The Republican Party’s election night gains in the House of Representatives alarmed moderate members of the Democratic caucus.

“We need to not ever use the word ‘socialist’ or ‘socialism’ ever again,” Rep. Abigail Spanberger, D-Virginia, reportedly yelled at her colleagues during a post-election conference call.

Even in California, where  Democrats are securely in charge of every branch of government, the Republican Party has now retaken four of the seven House seats it lost to Democrats in 2018.

Not that it was a rout. The margin of victory was razor-close in District 25, where Rep. Mike Garcia again defeated Assemblymember Christy Smith to hang onto the seat he won in a May special election after Democrat Katie Hill resigned. Further north, former Rep. David Valadao won back the seat he lost to Democrat T.J. Cox by a margin of 50.4 percent to 49.6 percent.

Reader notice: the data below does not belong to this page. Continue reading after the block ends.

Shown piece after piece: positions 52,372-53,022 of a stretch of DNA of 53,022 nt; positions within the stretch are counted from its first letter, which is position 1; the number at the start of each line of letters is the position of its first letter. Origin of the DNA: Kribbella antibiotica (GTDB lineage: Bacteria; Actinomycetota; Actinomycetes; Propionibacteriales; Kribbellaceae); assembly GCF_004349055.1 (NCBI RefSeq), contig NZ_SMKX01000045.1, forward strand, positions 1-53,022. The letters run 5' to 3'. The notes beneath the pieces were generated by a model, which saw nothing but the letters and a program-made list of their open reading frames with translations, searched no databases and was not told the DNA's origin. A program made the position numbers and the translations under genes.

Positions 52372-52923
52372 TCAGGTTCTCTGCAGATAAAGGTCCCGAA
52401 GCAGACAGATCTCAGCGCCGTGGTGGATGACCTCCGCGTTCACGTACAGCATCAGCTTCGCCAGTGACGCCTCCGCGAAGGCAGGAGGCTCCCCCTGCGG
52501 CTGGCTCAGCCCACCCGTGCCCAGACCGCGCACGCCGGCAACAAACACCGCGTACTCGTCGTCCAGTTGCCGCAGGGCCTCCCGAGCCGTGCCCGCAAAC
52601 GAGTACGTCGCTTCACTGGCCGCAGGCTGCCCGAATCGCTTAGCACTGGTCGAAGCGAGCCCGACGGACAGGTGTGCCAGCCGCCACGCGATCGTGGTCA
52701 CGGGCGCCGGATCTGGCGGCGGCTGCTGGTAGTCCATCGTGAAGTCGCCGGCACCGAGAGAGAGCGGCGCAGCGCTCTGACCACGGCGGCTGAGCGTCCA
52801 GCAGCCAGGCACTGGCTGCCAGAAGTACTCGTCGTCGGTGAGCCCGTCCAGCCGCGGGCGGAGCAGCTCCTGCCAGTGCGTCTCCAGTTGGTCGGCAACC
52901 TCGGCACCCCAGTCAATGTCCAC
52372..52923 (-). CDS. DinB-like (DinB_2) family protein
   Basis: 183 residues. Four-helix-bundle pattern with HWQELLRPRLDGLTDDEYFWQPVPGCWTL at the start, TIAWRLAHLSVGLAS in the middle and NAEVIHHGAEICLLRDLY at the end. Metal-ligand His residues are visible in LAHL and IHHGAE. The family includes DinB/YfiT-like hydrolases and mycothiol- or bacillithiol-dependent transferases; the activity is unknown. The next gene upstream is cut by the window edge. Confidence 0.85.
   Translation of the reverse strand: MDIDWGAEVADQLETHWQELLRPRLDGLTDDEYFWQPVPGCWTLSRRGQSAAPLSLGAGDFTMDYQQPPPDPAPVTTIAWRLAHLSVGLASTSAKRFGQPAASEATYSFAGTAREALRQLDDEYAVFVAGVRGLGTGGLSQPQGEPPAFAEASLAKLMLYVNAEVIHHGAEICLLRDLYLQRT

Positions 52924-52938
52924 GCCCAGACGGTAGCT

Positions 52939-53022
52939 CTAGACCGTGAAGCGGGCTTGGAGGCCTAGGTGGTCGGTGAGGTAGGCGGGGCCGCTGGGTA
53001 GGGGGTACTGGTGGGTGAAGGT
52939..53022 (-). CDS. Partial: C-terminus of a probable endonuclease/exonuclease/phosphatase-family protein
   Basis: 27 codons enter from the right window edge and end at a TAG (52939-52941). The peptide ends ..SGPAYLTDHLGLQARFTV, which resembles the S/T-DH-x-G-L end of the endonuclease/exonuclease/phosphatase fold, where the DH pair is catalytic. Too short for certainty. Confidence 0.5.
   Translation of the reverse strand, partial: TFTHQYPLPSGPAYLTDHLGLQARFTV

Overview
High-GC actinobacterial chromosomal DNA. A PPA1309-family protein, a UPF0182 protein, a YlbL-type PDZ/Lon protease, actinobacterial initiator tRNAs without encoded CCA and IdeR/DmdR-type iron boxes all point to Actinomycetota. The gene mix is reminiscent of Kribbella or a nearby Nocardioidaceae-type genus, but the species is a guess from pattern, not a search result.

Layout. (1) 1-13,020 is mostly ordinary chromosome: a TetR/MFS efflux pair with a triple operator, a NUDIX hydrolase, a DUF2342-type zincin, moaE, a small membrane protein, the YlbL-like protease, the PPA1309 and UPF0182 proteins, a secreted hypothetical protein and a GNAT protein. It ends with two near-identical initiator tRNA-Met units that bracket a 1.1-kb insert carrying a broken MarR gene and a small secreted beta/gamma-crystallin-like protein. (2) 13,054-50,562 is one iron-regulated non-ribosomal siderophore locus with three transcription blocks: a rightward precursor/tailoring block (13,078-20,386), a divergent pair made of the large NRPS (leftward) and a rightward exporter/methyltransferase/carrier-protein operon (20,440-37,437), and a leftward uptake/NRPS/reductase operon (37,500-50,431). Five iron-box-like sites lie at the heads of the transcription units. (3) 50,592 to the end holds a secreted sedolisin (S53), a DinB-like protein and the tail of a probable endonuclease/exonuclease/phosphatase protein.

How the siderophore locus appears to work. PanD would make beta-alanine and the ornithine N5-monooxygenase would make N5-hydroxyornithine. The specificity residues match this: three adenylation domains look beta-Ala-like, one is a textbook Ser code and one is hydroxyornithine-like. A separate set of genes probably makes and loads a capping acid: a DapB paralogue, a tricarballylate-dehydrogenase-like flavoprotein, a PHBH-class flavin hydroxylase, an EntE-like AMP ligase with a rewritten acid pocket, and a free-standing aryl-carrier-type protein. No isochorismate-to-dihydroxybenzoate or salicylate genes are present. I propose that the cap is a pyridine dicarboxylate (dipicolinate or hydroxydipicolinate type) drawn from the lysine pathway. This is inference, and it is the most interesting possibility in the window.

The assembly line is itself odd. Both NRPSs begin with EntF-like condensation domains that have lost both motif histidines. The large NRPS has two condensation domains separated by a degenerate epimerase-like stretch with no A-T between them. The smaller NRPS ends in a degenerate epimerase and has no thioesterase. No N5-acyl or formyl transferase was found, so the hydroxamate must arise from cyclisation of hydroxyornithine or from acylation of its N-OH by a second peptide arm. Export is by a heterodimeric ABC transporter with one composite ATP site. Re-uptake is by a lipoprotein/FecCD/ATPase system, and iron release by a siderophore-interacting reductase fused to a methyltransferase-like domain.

In Orange County, Republican Young Kim ousted Rep. Gil Cisneros by a margin of 50.6 percent to 49.4 percent, and the GOP’s Michelle Steel won a relative landslide of 51.1 percent to defeat Harley Rouda.

The close margins set up a civil war in the Democratic Party over whether the next candidate for those seats should be more moderate or more progressive.



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